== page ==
4. Group work is often beneficial to build confidence in students before beginning a discussion.  The think-pair-share strategy works well for this.
  5. Patience is incredibly important.
  6. Don’t give away too much… Don’t do the thinking for the kids.  Ask them a question instead.

Next up was an ASCD article, Analyzing Classroom Discourse to Advance Teaching & Learning.  Our big ideas here:

  1. There needs to be accountable talk; the burden should be on students to listen to each other, question each other, and keep each other accountable.
  2. Students should be questioning each other.  The dialogue should be a ping-pong game between the teacher and a line of students.  In this scenario, the teacher asks a question and the student answers it, and the teacher asks a different question and a different student answers it.  Repeat.  The dialogue should be more like a dodgeball game with questions and answers flying all around.  But hopefully the kids are not avoiding being hit with them.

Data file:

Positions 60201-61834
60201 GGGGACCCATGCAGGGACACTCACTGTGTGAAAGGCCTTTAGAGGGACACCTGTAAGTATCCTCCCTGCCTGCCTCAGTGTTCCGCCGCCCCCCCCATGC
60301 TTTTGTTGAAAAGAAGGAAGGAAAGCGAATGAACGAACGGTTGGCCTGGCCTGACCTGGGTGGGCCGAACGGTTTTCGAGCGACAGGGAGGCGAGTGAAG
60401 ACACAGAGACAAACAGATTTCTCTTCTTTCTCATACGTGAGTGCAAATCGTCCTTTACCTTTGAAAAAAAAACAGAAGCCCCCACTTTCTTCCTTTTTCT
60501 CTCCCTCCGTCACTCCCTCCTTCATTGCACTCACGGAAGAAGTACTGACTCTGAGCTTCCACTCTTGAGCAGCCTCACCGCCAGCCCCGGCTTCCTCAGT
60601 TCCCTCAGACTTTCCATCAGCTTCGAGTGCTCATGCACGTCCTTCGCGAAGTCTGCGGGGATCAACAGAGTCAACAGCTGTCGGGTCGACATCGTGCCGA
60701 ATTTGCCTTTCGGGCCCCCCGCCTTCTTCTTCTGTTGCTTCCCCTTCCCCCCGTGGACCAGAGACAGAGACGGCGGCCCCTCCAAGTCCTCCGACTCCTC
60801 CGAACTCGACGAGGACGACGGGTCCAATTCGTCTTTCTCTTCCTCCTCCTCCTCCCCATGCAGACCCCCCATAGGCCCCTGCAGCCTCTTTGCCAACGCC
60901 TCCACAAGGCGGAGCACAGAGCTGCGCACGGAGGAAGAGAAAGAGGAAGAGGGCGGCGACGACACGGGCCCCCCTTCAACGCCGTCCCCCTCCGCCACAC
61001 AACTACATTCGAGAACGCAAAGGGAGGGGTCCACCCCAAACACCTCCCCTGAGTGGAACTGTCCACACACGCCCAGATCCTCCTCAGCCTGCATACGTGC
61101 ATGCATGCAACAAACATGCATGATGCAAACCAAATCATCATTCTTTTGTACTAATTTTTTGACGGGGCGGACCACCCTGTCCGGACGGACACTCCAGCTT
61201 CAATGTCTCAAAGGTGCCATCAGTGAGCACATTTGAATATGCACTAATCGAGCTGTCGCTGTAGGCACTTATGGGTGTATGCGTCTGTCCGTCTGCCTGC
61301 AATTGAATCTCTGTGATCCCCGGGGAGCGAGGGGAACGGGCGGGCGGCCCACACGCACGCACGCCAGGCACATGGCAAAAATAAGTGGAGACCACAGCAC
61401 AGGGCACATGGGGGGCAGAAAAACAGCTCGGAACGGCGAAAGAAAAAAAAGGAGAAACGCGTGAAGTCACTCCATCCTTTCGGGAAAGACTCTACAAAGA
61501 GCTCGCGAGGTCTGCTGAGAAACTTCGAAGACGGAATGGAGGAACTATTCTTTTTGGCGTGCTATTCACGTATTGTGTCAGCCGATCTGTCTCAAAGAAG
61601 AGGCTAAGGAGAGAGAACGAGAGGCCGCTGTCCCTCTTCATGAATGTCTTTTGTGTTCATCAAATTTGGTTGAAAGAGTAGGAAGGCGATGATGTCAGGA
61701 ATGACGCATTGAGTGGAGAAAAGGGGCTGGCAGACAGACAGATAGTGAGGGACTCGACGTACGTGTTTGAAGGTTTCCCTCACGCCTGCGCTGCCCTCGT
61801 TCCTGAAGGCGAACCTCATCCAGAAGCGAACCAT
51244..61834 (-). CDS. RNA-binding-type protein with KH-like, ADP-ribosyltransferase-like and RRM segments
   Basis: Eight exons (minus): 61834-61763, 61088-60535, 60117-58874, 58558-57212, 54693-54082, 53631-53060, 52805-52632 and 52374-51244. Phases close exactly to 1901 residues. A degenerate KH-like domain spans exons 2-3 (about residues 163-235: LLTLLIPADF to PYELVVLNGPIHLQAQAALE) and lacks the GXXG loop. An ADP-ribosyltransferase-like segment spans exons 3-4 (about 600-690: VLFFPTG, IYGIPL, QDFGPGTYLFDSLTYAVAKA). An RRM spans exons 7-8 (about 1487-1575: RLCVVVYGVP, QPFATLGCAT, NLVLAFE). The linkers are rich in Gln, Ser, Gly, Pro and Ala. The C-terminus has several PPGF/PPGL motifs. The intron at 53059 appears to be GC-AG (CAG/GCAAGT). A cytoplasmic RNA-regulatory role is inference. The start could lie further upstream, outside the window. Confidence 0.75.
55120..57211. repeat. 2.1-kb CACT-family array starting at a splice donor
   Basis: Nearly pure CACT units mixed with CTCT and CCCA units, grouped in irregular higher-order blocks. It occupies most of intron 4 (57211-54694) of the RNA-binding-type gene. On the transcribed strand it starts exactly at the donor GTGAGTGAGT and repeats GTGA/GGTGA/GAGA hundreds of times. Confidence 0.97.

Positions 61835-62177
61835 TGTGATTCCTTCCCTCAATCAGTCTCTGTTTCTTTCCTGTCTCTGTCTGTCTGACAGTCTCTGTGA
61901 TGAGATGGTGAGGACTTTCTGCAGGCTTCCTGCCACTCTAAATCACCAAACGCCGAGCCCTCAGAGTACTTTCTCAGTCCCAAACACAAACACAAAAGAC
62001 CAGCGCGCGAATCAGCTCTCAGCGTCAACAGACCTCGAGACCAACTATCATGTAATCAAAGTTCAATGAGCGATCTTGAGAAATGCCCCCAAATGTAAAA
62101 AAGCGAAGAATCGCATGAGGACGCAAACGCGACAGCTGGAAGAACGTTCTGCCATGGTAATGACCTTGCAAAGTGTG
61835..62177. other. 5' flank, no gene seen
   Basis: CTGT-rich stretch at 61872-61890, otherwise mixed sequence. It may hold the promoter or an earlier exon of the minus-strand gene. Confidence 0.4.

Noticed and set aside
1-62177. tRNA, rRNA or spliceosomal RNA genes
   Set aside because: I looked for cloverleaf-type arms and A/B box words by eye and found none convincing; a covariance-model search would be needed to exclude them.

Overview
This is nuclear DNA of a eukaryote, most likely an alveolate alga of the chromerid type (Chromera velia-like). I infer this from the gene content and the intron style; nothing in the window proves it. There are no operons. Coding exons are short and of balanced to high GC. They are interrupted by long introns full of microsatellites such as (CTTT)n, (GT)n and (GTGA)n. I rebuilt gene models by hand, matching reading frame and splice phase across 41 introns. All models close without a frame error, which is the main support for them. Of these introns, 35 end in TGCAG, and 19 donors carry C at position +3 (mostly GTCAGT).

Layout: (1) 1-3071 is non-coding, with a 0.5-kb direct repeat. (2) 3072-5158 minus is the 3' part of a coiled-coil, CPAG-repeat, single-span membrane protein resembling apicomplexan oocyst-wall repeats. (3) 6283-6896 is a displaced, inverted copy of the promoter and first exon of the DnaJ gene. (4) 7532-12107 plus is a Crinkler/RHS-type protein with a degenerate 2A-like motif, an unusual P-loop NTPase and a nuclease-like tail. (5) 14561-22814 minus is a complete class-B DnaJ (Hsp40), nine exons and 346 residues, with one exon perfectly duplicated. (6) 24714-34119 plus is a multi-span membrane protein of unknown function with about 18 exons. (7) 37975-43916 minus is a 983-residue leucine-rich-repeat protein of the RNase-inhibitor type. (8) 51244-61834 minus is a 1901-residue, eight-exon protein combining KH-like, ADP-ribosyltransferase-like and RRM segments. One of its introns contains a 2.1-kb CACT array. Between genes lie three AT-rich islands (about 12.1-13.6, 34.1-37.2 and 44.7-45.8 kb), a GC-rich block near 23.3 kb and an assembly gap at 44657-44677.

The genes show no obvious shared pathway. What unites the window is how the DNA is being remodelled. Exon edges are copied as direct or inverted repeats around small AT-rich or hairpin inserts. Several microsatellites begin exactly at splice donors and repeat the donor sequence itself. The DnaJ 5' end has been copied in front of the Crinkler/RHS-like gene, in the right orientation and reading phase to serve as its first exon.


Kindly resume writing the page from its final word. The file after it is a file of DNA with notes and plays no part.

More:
3. The idea of knowledge acquisition over knowledge generation.  It is not that knowledge acquisition is bag, but knowledge generation is certainly better.
  4. Reflection is important.  Daily!  This is true not only for teachers, but also for students.  On the student end, I think the Interactive Science Notebook provides a perfect forum for the expectation of daily reflection.  On the teacher end, I think it is incredibly powerful to have an opportunity to reflect (hence the blog here).  When I was carpooling with a colleague who teaches chemistry at my school, we would often “talk shop” the whole way home and even occasionally continue the conversation in his driveway.  This was/is a fantastic opportunity to flush out idea.  If you can make the reflection public in a blog format, it will only help get more people involved and will hopefully generate new and different idea.  I put in a plug for some of the 180 Day Teacher Blogs out there.  It was enlightening to see what other professionals were doing on a daily basis.  There are a few out there although many folks appear to have used Posterous a website that is no longer being supported.  I’ve stolen several ideas from other teacher’s 180 Blogs.

On to the business of the day.  We collected and shared the data gathered from our pea seed germination experiment.  We have two more days and then we’ll tabulate our results.  So far it appears that darkness and basic environments are doing better than dry and acidic environments.